First Solar

Daniel Riley
December 6, 2010

Submitted as coursework for Physics 240, Stanford University, Fall 2010

First Solar, Inc. is the world's largest photovoltaic module manufacturer in the world, with a production of 1.1 gigawatts worth of solar panels (from now on I will refer to amount of solar panels simply in terms of watts as is customary in the literature) in 2009 and 4,700 employees as of February 12, 2010. Their mission is to produce non-subsidized electricity from photovoltaics at equal to the cost of commonly used non-renewable sources such as coal or natural gas. They specialize in producing cadmium telluride (CdTe) thin-film photovoltaic modules and constructing large-scale commercial installations. [1] CdTe modules, while not as efficient as crystalline and polycrystalline silicon solar cells, are the cheapest modules to produce. [2] Their corporate headquarters are based in Tempe, Arizona while their production plants are built in Perrysburg, Ohio; Frankfurt, Germany; and Kulim, Malaysia. [1,3] First Solar has experienced significant growth in the past decade as demonstrated by the fact that their first production facility, which was built in Perrysburg, Ohio, became fully operation in only 2004 and produced 100 MW/yr, and they are now producing 1.1 gigawatts annually. [1,3] I will discuss the history of First Solar and the factors that have enabled them to attain such monumental growth. I will also explain the advantages and disadvantages of CdTe technology. Finally I will explore what obstacles First Solar faces in the future and where they appear to be heading.

First Solar's story begins in 1992 in "The Glass City," Toledo, Ohio, which was filled with people who had expertise in the glass industry, which translated well to solar panel manufacturing. They credit John Walton, son of Walmart founder Sam Walton, who invested $150 million in the company, with being one of the primary reasons the company was able to take off. With such a patient investor the company was able to incubate long enough to develop the necessary manufacturing process. Silicon Valley venture capitalists generally expect a return-on-investment within 5 years, whereas John Walton stuck with them for 12 years before the first manufacturing line even became operational. In 1999 True North Partners, LLC purchased a controlling share of the company and reformed the company into what it is today, First Solar. By 2004 they had built their first fully operational 100 MW production line. [3]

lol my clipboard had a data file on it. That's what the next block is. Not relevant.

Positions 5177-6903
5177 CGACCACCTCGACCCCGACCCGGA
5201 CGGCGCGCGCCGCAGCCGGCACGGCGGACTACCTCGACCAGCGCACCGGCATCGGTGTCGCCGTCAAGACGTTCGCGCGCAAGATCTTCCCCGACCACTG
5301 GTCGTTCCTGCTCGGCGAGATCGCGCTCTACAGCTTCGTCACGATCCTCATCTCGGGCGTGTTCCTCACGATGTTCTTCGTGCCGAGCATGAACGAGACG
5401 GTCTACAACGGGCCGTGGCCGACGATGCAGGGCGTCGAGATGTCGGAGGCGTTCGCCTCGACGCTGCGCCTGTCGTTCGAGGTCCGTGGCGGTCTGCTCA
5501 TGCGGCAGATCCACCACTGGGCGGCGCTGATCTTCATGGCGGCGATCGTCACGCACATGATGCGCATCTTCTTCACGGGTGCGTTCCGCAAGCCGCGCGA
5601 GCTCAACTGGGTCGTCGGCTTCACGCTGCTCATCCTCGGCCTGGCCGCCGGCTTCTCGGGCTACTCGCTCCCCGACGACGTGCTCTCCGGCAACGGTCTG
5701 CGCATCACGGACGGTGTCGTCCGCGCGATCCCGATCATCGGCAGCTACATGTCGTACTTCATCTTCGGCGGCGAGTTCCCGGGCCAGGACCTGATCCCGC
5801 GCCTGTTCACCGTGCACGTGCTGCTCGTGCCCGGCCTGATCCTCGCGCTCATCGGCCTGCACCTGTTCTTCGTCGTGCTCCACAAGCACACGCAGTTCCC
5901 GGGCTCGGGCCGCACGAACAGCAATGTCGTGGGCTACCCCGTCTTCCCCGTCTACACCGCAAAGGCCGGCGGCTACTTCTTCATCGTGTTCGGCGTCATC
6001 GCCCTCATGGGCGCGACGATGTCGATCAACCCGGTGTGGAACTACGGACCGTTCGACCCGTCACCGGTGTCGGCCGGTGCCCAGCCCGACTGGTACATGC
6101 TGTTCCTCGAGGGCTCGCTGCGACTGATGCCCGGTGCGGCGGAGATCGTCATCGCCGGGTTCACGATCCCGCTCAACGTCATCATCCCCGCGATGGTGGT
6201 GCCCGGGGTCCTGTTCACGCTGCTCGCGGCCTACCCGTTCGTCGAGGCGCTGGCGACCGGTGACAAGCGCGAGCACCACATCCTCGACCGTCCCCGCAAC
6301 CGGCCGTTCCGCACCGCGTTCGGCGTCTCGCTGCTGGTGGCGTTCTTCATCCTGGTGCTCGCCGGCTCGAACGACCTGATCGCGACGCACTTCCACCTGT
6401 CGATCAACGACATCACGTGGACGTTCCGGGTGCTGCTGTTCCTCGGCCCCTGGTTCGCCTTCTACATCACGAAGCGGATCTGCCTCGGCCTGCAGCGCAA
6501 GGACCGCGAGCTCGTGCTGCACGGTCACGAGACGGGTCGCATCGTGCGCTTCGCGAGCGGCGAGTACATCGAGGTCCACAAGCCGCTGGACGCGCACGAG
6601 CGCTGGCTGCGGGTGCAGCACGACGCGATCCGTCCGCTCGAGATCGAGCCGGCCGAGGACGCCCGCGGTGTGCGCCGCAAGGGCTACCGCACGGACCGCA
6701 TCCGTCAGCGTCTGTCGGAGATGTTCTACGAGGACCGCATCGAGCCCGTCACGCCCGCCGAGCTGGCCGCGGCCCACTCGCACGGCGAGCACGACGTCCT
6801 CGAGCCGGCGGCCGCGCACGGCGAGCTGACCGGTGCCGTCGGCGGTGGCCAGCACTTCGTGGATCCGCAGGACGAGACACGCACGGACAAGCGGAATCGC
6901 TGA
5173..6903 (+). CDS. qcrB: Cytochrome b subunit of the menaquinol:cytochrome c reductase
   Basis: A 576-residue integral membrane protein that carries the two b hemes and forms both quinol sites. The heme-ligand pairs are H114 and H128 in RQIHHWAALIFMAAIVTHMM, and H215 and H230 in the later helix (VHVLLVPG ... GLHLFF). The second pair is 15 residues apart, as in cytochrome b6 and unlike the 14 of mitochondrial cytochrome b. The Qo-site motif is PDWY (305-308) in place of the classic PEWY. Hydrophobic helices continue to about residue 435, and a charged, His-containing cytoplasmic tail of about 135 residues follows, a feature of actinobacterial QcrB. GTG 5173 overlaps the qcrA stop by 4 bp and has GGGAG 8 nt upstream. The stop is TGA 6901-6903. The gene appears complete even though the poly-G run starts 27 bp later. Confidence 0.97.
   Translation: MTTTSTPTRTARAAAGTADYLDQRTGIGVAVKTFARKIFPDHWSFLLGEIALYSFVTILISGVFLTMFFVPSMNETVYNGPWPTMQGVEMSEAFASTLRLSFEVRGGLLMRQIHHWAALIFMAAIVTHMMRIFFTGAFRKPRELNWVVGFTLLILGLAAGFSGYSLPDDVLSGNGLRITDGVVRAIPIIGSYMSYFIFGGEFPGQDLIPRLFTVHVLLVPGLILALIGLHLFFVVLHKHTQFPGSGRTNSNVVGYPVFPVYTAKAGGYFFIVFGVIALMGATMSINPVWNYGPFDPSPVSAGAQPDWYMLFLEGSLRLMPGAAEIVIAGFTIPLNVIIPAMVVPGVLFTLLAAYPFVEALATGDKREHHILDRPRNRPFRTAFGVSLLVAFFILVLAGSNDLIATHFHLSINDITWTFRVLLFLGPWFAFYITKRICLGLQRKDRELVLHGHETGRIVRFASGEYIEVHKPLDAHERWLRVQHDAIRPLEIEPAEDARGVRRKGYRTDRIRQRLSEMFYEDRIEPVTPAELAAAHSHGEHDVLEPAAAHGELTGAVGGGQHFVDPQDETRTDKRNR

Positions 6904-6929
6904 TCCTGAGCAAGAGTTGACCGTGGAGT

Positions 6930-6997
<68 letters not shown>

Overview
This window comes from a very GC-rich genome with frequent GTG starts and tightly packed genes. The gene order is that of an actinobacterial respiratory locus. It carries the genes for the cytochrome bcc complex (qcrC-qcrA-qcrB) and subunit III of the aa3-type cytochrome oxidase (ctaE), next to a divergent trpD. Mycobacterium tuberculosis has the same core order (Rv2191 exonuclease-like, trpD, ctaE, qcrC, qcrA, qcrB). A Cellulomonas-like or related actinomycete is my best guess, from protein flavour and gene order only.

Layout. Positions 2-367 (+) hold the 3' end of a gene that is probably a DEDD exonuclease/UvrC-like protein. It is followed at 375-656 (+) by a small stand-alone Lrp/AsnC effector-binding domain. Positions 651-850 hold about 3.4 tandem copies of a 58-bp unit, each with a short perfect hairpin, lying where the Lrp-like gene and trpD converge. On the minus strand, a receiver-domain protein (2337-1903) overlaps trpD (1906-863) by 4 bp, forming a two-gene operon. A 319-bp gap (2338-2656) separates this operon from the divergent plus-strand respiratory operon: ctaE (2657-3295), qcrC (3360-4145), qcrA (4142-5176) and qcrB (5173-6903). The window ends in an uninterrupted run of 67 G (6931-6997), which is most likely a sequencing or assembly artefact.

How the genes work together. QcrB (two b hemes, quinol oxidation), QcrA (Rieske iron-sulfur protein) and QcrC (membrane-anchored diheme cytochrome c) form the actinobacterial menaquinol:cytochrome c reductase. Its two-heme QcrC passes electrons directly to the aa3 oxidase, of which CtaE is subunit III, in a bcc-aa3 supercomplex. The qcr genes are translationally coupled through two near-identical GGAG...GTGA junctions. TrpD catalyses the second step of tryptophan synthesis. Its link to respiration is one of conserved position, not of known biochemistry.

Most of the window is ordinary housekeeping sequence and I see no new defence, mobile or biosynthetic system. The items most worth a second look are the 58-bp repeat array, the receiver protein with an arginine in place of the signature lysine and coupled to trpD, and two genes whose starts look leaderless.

2004 was the year that First Solar began its explosive growth, however this wasn't a result of the U.S. market or legislation. Mike Ahearn, CEO of First Solar says "When I was discussing this story with a friend, he remarked, 'Only in America.' And it's true that our story at first glance does seem to have many of the hallmarks of the classic American dream. But in fact First Solar is to a large extent a German success story." First Solar was looking for a large market so they could produce high volumes to drive down the module price, but Washington wasn't interested in helping them. In 2004 Germany had begun the first solar feed-in program, where utilities were required to purchase electricity from customers producing solar power at a rate set by national law for 20 years. This created a large and stable market that First Solar decided to enter. Ahearn commented that it is difficult to enter the American market, because of unstable government incentive programs that start and stop every few years. Many other European countries adopted similar programs in Europe which drove tremendous growth and economies of scale, and as a result 86% of First Solar's net sales in 2009 were generated from customers headquartered in the European Union. [1,3] Concurrently the price of silicon, which was being used in 92% of panels, tripled from 2003 to 2005. [1] Despite the fact that First Solar, a company which had begun in Toledo, Ohio, was progressing towards becoming the largest PV manufacturer in the world, Sen. George Voinovich of Ohio voted against a national renewable energy portfolio standard and against a 30% investment tax credit for building solar energy. [3] There are still hopeful signs of pro-renewable legislation in the U.S. in states such as California, which has created a significant renewable energy portfolio standard.